If there are two suns, are we on Tatooine? 🙂
I hope they’ve got another world in their pockets. Life without a sun would be harder than life under oppressive rule. I wonder what their back-up plan is. Interesting idea, Chris.
When I began reading I thought this was going to be slice-of-life type story and had to read the line about two suns twice before it hit me – sci-fi, and very good sci-fi at that. The mis-direction of your opening was excellent, as was the pacing and characterisation throughout. I would love to read a follow-up if you could be persuaded to write on?
Nice switch in pace from camping to military response. Great concept and your story held me captive!
I really like the premise of this Chris and it is an interesting choice of age for the son – 12 being on the cusp of adolescence. It will be an interesting story to follow via #TuesdaySerial
I would have liked to have seen a few smaller details at the beginning which might have eased us into the story and given us a few clues about the relationship between father and son… for instance (and you know you can always tell me to shut up and go away!) – how is his father coping with putting a tent up (this gives the reader an insight into how often they may have been camping together – part of me feels like this might be a first time?)
I’m also not sure about the tone in the son’s voice when he’s speaking to his Dad about the clouds – the voice sounds as though it belongs to a much younger child. By 12 if his father was want to ignore him, would he not have given up badgering his father? Who knows… I’m probably just babbling.
Lots of interesting threads to explore in this all the same. Come play with the cool kids!!
Good catch Jodi. The first draft had Danny at six, the second had him at eighteen. I settled on 12 because i wanted to explore his development into adulthood further on in the story. I guess I didn’t pluck out all the six year old aspects out of his voice.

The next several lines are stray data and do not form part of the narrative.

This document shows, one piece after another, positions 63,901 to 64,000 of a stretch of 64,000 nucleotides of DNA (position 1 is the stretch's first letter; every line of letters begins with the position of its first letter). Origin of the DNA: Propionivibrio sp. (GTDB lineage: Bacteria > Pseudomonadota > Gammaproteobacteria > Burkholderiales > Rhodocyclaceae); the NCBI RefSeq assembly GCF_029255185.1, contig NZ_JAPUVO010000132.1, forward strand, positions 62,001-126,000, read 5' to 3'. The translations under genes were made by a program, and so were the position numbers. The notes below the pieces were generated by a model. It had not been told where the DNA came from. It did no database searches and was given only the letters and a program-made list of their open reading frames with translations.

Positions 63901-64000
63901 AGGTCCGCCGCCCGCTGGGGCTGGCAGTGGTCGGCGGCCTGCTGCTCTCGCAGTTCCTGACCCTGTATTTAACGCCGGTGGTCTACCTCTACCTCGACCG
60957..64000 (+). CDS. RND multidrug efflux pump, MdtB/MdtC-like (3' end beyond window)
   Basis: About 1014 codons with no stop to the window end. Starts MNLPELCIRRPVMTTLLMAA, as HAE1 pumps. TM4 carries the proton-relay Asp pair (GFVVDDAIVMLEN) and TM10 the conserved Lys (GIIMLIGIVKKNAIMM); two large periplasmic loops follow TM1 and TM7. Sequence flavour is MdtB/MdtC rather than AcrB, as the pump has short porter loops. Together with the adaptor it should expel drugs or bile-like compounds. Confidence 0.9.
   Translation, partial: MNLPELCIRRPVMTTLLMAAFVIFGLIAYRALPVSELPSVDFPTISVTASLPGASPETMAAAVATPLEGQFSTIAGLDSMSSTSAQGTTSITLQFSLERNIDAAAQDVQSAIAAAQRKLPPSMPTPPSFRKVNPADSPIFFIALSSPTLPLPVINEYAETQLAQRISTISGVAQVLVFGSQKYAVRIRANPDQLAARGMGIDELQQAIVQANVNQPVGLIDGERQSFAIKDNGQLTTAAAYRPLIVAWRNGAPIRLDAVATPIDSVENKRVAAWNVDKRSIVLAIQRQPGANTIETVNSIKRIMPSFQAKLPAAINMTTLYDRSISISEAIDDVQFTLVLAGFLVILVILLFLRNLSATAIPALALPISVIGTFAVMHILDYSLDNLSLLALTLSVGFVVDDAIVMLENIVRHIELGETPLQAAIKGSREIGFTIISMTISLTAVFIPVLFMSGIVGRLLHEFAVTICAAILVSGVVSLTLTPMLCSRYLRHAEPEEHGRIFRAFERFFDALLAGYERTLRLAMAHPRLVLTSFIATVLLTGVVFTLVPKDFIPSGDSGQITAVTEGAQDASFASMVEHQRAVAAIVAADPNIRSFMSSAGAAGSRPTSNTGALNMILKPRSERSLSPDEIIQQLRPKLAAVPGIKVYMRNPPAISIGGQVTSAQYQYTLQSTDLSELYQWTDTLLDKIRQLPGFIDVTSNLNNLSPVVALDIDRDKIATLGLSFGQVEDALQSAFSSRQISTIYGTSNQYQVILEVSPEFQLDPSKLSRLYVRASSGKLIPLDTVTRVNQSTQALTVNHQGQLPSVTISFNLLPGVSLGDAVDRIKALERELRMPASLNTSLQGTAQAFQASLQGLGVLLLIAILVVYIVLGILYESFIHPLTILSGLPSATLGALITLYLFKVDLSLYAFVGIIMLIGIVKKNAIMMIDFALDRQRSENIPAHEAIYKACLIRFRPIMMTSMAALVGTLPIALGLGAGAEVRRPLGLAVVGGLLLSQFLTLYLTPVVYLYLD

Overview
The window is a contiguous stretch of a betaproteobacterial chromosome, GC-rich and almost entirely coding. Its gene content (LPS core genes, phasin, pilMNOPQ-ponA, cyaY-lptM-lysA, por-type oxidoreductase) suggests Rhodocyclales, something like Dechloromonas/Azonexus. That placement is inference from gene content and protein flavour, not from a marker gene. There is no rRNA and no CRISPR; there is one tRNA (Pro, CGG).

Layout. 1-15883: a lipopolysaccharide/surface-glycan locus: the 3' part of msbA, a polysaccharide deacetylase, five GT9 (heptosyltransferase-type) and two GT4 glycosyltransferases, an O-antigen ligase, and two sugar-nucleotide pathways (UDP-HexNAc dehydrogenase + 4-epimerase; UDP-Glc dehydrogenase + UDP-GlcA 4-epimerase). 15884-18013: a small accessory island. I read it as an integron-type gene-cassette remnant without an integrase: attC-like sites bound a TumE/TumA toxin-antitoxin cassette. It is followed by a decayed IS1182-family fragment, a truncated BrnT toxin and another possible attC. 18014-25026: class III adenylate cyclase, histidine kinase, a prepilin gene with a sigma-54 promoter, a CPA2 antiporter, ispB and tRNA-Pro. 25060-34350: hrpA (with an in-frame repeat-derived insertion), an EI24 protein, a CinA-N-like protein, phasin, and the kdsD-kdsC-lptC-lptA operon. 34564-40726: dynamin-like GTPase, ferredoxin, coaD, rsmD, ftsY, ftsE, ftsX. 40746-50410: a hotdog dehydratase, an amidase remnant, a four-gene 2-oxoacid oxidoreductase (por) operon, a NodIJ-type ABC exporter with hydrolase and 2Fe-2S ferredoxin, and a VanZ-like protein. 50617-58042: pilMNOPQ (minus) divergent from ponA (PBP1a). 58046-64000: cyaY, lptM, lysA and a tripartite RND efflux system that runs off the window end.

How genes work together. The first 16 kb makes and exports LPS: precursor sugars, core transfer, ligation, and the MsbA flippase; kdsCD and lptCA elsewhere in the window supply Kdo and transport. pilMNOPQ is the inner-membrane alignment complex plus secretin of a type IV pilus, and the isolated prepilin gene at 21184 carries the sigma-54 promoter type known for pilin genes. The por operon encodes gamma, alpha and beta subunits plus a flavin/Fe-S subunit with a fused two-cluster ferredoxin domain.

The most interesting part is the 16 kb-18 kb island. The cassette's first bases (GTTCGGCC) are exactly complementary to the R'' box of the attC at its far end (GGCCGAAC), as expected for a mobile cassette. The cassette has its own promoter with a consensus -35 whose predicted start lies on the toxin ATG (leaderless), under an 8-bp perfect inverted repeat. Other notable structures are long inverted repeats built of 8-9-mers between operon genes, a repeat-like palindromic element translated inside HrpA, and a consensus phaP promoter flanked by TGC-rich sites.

You’ll get a few more details in further installments.
It took me the longest time to work out what wasn’t working in this for me…glad that what I said highlighted something (I felt like right bitch writing it!) And looking foward to reading more on Tuesday. Excellent to see you writing regularly again.
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Very nicely done. I couldn’t think of a single way to respond to the prompt, but the fictions I’ve read have been brilliant – yours, in particular! Neat take on the concept of a Cold war.
I like it! There better be more. Don’t leave me hanging. Loved the way that they infiltrated the goverment and contoled the banks, farms and military. I also love how the schools and professors banned books and information from the youth like during the Cold War.
I’m also not a major fan of sci fi but this is a very intriguing piece! Would like some backstory on the war though–
It’s quite an interesting idea. A tough way to fight a war. Well done!
Really good story. I thought the boy sounded a bit younger than 12, but I love that he had no idea his father was a soldier.
Great suspenseful pace and description, too. I’d love to read lots more of this.
This is an excellent piece of writing, Chris. I am not a big sci-fi lover, but your story kept my interest and left me wanting more. Great job.
I was carried away and raced thru to the end. Fantastic pacing and I’m a softie for a sci-fi tale. Well done.
(Jodi gives good advice too.)